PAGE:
A college or university that includes a large chunk of loans in its financial aid package isn’t doing you any favors. Unlike grants and scholarships, loans have to be paid back, and that can take years. The good news is that some schools have adopted policies that replace loans with grants and other aid.
These programs don’t necessarily eliminate loans. Students may need to borrow to pay for things that aren’t included in the financial aid package, such as computers. In addition, financial aid awards are based on the school’s estimate of what the family can afford to pay. Some families can’t pay that amount, or choose to use the money for other things.
Still, students who attend “no loan” schools graduate with much lower loan balances than the national average. Here’s a look at the three schools with generous no-loan programs:
First on our list is Yale. Yale is difficult to get into, but if you pull it off, you probably won’t have to worry about student loans. The average amount of need-based aid for Yale students is more than $44,000. Families with annual income of up to $200,000 qualify for some financial aid. Only 16% of students who attend Yale have student loans.
Coming in second in our rankings is Vanderbilt University, which eliminated loans from its financial aid packages in 2009. Nearly half of the university’s students receive need-based financial aid, and the average aid package is worth more than $39,000. Only 22% of students who attend Vanderbilt have student loans.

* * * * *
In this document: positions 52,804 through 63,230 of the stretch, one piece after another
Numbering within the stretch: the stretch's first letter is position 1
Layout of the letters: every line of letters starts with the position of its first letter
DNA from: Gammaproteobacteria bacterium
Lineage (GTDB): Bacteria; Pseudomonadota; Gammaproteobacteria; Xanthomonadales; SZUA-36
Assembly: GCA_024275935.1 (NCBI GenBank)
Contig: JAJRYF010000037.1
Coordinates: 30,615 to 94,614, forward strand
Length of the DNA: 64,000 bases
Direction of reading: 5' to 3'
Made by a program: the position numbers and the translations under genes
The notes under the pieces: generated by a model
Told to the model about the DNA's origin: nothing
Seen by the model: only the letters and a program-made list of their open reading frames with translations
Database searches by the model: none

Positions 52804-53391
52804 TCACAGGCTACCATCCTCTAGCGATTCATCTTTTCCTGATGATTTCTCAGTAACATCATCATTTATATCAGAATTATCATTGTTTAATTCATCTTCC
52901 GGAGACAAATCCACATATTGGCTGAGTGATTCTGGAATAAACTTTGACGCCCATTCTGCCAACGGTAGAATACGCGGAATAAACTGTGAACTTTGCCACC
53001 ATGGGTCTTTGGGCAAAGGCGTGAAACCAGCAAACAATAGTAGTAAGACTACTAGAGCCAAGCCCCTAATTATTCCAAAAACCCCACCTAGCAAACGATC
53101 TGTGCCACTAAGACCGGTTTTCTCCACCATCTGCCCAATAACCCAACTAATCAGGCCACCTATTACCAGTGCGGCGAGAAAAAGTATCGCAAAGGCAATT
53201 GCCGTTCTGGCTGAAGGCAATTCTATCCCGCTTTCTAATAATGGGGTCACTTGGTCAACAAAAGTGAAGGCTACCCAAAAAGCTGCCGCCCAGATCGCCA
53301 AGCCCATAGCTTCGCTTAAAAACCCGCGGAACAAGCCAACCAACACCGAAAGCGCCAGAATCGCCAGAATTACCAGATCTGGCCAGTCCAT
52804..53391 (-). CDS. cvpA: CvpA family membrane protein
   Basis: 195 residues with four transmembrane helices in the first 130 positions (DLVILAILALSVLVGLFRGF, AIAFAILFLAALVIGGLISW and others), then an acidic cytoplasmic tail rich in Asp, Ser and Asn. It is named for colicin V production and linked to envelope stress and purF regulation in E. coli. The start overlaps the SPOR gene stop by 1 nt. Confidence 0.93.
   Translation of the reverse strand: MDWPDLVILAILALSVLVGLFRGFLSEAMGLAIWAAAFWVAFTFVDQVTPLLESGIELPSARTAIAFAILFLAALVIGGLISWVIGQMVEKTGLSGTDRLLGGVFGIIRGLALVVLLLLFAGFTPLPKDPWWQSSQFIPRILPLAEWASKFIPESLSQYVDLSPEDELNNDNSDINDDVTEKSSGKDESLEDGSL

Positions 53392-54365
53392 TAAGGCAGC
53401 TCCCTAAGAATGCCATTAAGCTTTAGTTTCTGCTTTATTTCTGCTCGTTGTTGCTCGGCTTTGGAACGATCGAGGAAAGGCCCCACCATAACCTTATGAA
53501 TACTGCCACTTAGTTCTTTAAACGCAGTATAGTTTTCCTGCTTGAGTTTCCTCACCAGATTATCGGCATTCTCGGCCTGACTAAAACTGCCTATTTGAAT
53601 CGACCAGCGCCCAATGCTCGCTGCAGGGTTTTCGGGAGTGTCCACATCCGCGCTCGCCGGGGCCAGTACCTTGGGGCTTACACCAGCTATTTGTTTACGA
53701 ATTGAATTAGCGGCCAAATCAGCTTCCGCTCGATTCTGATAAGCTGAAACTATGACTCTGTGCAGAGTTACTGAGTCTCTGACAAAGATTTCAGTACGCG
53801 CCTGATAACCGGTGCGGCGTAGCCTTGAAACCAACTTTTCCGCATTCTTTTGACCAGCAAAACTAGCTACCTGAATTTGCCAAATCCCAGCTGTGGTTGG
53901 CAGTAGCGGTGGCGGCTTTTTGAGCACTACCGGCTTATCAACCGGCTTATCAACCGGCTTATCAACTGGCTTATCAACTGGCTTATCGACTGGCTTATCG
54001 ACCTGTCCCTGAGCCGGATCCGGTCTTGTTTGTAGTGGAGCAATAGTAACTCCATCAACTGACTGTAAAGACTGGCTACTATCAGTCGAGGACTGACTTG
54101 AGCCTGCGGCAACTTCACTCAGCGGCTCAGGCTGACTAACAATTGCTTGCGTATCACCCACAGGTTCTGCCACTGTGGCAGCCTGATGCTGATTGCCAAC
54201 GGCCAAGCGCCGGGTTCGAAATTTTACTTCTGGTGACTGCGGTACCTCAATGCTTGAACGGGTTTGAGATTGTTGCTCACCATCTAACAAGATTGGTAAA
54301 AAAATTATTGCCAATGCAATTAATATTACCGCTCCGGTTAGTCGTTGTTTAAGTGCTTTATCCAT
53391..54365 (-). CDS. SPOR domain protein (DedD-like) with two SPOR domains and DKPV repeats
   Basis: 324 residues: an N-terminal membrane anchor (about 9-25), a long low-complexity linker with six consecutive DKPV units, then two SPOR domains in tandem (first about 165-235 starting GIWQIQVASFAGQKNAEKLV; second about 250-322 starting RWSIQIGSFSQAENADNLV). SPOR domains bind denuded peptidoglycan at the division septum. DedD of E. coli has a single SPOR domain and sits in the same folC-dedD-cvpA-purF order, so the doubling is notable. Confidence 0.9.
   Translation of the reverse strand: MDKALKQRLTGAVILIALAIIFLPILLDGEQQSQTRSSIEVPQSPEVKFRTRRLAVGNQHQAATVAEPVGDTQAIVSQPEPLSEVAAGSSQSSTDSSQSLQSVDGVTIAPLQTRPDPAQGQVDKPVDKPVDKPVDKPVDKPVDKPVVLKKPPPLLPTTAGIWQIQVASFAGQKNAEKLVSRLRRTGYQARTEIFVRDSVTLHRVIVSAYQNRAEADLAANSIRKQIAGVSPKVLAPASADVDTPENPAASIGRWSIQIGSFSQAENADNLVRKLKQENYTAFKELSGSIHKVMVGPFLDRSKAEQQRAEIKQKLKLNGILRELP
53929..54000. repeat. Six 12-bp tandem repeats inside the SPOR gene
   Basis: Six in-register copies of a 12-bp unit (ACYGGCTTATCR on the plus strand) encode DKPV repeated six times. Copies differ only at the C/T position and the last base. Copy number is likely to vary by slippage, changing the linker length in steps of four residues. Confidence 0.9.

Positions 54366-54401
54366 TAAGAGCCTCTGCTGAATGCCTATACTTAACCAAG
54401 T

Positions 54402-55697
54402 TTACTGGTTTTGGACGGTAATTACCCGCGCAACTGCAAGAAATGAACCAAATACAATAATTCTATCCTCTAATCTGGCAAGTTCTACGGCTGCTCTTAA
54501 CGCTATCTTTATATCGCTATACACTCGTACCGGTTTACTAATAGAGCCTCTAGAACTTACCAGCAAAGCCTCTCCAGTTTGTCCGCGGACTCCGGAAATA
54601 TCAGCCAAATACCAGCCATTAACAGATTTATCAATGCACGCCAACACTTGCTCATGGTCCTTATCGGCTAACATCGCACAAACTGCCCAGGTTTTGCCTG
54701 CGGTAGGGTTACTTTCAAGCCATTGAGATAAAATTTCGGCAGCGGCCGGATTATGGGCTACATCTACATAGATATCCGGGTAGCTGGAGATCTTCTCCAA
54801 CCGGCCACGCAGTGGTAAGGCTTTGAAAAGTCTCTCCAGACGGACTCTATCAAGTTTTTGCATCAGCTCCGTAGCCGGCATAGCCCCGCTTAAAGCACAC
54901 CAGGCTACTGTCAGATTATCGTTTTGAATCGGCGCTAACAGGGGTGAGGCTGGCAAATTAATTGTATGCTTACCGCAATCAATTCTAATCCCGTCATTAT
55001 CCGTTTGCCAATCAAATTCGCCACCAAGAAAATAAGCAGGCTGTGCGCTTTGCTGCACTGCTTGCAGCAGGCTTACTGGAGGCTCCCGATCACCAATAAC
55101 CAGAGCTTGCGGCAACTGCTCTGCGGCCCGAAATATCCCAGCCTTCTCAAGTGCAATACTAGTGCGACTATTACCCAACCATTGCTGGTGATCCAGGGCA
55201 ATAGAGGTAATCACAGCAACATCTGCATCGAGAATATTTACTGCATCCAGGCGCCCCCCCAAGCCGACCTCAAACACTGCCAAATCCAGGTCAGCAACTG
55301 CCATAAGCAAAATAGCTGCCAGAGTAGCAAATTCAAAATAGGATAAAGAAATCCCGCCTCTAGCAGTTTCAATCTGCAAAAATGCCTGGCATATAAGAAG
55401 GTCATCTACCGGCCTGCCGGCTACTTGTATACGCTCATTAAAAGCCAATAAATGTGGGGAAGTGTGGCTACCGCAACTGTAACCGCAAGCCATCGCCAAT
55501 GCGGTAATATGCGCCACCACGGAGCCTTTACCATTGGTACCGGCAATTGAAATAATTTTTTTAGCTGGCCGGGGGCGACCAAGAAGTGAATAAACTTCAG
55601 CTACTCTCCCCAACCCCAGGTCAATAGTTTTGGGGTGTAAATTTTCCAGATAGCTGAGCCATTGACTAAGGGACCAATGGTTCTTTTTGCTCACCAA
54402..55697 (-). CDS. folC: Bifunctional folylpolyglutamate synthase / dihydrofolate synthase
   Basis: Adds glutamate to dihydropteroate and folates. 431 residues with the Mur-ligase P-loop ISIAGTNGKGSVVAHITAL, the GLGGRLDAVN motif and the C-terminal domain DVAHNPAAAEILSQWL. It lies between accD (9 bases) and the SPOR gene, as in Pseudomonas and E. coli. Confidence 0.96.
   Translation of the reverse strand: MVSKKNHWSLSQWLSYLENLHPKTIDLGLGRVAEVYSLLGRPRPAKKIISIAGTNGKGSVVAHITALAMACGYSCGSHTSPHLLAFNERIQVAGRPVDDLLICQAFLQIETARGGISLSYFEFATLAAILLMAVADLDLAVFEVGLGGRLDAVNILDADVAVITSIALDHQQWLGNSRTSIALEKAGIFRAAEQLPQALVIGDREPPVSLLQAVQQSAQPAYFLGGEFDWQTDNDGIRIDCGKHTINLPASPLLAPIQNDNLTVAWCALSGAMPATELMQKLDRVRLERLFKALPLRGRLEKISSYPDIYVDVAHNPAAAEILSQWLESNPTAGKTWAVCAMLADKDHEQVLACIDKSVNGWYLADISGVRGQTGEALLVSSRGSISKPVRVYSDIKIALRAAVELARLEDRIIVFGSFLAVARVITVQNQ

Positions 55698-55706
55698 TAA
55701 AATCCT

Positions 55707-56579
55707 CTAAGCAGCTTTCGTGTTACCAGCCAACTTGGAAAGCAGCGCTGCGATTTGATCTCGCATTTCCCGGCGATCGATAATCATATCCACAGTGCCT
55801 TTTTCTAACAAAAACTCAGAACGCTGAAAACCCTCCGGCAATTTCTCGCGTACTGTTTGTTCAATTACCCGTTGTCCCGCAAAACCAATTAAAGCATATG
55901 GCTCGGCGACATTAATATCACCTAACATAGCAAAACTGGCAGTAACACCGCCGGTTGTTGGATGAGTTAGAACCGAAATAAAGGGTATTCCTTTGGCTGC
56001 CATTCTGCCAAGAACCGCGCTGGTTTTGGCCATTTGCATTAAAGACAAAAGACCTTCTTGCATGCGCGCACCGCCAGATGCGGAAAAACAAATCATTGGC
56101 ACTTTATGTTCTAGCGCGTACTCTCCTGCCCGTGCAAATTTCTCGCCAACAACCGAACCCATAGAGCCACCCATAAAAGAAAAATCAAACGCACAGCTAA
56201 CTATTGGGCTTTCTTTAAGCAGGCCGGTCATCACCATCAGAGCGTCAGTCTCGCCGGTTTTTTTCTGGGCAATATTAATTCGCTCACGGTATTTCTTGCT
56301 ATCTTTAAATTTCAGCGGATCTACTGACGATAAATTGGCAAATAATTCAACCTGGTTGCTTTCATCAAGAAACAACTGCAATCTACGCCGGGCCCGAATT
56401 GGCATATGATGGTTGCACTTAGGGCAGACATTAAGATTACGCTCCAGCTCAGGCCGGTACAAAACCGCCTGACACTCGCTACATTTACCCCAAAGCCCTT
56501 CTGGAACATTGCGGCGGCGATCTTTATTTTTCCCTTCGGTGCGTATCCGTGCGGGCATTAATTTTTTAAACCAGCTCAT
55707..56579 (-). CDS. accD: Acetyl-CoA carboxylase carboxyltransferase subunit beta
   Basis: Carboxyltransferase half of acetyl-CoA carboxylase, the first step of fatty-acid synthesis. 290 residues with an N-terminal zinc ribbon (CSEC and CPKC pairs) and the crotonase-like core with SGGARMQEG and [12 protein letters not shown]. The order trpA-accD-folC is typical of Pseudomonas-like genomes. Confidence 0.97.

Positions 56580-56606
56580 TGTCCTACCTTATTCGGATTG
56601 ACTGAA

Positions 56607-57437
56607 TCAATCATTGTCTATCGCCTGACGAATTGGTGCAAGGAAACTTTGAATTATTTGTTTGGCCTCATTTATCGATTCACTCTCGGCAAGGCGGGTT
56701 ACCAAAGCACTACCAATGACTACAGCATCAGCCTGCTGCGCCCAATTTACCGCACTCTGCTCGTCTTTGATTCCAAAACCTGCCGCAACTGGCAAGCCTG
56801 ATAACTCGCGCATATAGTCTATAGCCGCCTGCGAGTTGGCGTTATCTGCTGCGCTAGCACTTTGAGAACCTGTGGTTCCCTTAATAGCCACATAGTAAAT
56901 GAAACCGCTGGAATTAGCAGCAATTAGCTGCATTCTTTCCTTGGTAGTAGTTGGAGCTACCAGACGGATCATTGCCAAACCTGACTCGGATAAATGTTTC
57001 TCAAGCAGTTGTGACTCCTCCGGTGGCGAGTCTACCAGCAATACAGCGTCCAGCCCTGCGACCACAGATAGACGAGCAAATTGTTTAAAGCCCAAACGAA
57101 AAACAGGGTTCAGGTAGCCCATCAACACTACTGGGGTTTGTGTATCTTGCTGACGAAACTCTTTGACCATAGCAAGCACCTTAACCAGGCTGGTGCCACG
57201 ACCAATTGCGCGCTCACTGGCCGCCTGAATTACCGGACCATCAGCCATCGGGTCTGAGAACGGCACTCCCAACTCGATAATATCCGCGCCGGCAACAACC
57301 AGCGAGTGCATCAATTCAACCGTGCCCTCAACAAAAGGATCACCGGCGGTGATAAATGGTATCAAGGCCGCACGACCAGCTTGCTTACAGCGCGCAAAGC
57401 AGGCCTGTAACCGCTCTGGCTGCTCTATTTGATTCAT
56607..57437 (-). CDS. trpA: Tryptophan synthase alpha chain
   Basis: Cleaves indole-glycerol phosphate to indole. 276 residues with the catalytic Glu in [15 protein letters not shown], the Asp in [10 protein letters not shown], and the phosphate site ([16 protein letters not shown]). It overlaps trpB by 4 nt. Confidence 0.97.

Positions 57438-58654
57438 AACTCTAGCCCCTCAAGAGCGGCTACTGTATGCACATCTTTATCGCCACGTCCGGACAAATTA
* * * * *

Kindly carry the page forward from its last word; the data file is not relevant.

Finally, Davidson College, a small school in North Carolina, stands out for its generous no-loan program. The liberal arts college provides 100% of financial aid through grants and campus jobs to nearly half of its students. The school’s average need-based aid package is about $33,700. Only 22% of Davidson students have student loans.
Here are seven more colleges and universities that don't require student loans. See if one is right for you.
Block joined Kiplinger in June 2012 from USA Today, where she was a reporter and personal finance columnist for more than 15 years. Prior to that, she worked for the Akron Beacon-Journal and Dow Jones Newswires. In 1993, she was a Knight-Bagehot fellow in economics and business journalism at the Columbia University Graduate School of Journalism. She has a BA in communications from Bethany College in Bethany, W.Va.
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